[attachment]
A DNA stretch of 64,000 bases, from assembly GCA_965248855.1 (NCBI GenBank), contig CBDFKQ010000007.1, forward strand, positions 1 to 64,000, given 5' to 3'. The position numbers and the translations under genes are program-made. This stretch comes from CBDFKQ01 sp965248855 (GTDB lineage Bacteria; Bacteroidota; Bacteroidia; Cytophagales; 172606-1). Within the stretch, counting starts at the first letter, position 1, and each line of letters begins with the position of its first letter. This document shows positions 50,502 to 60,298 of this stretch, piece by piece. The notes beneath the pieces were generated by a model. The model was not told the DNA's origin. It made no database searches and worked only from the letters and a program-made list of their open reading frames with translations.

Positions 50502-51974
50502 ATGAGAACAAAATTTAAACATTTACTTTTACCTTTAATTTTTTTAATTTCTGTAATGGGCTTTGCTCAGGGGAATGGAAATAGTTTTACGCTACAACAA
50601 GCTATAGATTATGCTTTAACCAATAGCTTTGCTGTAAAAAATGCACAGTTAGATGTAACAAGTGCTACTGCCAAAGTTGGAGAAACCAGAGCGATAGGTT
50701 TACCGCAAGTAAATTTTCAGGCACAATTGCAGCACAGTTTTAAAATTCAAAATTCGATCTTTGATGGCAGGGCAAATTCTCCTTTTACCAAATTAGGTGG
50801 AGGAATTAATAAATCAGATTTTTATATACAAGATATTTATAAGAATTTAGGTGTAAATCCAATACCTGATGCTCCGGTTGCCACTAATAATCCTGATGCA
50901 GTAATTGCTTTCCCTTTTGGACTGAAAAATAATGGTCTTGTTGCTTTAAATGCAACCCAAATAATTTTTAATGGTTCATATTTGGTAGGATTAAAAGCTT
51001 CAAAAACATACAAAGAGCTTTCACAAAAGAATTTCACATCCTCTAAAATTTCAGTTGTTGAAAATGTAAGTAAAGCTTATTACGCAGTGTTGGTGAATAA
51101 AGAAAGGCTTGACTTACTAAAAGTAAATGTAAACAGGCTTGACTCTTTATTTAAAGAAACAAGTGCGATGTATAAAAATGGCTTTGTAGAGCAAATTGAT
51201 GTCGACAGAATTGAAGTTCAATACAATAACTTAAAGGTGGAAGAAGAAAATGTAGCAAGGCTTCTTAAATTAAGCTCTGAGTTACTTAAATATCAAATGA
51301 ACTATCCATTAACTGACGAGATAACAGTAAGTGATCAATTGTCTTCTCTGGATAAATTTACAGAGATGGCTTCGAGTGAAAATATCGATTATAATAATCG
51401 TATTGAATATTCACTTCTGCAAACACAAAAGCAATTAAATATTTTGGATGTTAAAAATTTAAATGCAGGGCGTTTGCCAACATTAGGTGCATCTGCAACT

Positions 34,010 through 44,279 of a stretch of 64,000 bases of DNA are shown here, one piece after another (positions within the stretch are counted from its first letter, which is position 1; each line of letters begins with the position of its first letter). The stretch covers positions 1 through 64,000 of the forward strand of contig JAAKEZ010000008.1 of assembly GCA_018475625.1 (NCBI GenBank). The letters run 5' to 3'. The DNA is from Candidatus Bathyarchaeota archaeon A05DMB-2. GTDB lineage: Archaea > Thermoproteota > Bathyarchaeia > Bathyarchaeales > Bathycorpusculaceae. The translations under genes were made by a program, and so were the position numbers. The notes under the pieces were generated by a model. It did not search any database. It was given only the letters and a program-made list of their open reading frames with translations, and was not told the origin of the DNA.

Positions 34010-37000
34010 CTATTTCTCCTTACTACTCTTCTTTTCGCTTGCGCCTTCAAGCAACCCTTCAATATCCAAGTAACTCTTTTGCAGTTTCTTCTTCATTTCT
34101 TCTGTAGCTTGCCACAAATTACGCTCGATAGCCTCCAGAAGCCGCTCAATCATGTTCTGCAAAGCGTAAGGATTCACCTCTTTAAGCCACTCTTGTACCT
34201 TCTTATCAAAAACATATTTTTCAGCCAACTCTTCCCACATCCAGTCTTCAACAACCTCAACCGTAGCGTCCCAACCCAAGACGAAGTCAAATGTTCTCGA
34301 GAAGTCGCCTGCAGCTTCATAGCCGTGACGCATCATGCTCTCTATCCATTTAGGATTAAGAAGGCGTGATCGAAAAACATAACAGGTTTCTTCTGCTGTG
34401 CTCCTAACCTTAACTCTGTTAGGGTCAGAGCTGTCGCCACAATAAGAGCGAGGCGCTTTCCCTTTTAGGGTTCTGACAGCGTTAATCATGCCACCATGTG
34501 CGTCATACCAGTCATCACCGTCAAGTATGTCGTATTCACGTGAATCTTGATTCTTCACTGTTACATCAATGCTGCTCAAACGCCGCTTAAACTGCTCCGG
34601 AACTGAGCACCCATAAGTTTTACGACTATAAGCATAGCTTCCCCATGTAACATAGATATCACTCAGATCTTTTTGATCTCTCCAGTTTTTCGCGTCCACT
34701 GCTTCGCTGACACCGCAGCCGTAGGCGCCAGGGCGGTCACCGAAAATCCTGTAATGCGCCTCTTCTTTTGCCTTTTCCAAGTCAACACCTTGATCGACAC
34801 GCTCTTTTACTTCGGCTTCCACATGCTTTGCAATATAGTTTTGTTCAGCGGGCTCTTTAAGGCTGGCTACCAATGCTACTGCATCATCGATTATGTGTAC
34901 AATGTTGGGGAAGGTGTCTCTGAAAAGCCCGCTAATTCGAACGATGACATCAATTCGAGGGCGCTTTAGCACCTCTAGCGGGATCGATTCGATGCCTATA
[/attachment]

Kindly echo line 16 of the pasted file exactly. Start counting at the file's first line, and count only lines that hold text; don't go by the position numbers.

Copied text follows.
34101 TCTGTAGCTTGCCACAAATTACGCTCGATAGCCTCCAGAAGCCGCTCAATCATGTTCTGCAAAGCGTAAGGATTCACCTCTTTAAGCCACTCTTGTACCT